Gov’t launches major work to overhaul entire election system
The reopening of the country has also re-energized the political life in Turkey as parliament has resumed its works and President Recep Tayyip Erdoğan has returned to Ankara. There are currently a number of critical matters on the agenda of the government and the political parties that would shape the political environment in the coming period.
The sudden dismissal of three opposition lawmakers is atop these matters for now. The main opposition Republican People’s Party (CHP), which lost one seat, and the Peoples’ Democratic Party (HDP), which lost two seats in parliament, blamed the presidency for the move as Parliament Speaker Süreyya Sadi Bilgiç read a final order on the cases about these three MPs upon a motion submitted to parliament by the presidency.
The CHP officials argue that even the ruling Justice and Development Party’s (AKP) lawmakers were unaware of the fact that the final order would be read in Parliament on that day, describing this incident as the latest evidence on the executive power’s intervention on the legislation.
Both the CHP and the HDP are conducting internal consultations on how to respond to the move. It seems CHP and chair Kemal Kılıçdaroğlu are opting for a cautious reaction in order to control the reaction of the party roots against the ruling AKP. The main opposition’s officials consider Istanbul MP Enis Berberoğlu’s dismissal as yet another provocation by the AKP to push the CHP followers to hit the streets and cause unrest.
The HDP will likely be more active as co-leader Mithat Sancar believes that this latest move is a blunt manifestation of the AKP’s intentions to get rid of the HDP. The party is planning to organize two simultaneous marches to Ankara, one from Edirne and the other from Hakkari, starting from mid-June. Needless to say, these marches will escalate tension between the HDP and the government.
The second important issue being discussed in the Turkish capital is a potential cabinet reshuffle. President Erdoğan has reportedly made important deliberations in the last week with his senior aides about the works of the government. He will be off this week for a short vacation where he will ponder on whether to continue with the same team or replace a few of them.
One important parameter will be the upcoming elections for the office of the parliament speaker. Sitting Parliament Speaker Mustafa Şentop will fulfill his two-year term by July and the elections for the remaining three years will be held in early July. There have long been speculations that Erdoğan’s right-arm man, Binali Yıldırım, who had to resign from the office of the speaker to run for Istanbul in the 2019 local polls, would return to his original seat.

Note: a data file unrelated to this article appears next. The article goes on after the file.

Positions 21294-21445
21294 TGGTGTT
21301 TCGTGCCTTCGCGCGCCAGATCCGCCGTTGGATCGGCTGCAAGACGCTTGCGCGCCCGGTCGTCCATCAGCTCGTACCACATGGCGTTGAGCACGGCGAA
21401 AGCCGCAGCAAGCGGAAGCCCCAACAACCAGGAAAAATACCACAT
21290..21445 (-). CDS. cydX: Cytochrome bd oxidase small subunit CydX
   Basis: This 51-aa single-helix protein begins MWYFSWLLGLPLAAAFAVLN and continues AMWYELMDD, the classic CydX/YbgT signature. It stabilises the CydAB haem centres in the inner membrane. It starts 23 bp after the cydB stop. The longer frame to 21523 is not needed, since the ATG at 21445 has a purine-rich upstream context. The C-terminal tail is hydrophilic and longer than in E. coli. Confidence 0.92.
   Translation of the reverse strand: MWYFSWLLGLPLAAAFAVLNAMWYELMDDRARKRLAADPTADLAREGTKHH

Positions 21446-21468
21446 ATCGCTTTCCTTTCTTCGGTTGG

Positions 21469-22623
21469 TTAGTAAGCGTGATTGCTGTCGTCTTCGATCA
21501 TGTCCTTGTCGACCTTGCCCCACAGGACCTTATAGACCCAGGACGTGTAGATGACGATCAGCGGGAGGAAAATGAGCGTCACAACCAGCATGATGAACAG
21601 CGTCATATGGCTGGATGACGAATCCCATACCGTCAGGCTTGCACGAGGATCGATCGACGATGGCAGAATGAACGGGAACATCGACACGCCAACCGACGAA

In that case, Şentop would be appointed to another job, probably to a governmental position, most likely as the justice minister.
This government will soon enter its second year and it would be not much surprising to see changes within the government. That would also include re-structuring some ministries by separating the Family, Labor and Social Services Ministry and Culture and Tourism Ministry. As usual, the last word when it comes to such important adjustments belongs to Erdoğan.
While all these are happening, the AKP’s central decision-making body, at a meeting under the leadership of Erdoğan last week, decided to form a special commission to amend Turkey’s entire election acquis in line with the executive-presidential system.
The commission will be chaired by deputy leader Hayati Yazıcı and other senior AKP officials, including Ali İhsan Yavuz, Hamza Dağ and deputy parliamentary group leaders, Özlem Zengin and Bülent Turan.
The setting up of the commission comes after a recently launched debate over the laws on the political parties and elections by the AKP’s main political ally, the Nationalist Movement Party (MHP). The AKP’s work is aiming to expand the scope of the MHP’s complaints about these two key laws with a special emphasis on impeding the transfer of lawmakers, complicating procedures for the new parties to enter the elections and etc.
The AKP’s commission will work through the summer to draft a drastic overhaul of both the political parties’ law and election law so that a substantial package can be brought to parliament in the fall.
Reducing the 10 percent election threshold to five percent is one of the options discussed at the ruling party with the plans of keeping the small parties, i.e. Ahmet Davutoğlu’s Future Party, Ali Babacan’s Democracy and Progress Party (DEVA) or Temel Karamollaoğlu’s Felicity (Saadet) Party, off parliament although they run in the elections as part of an alliance. Increasing the number of constituencies especially in the large metropoles is also on the table.
All these signal a hectic and tense period ahead for Turkish politics, in the aftermath of a three-month lockdown due to the pandemic.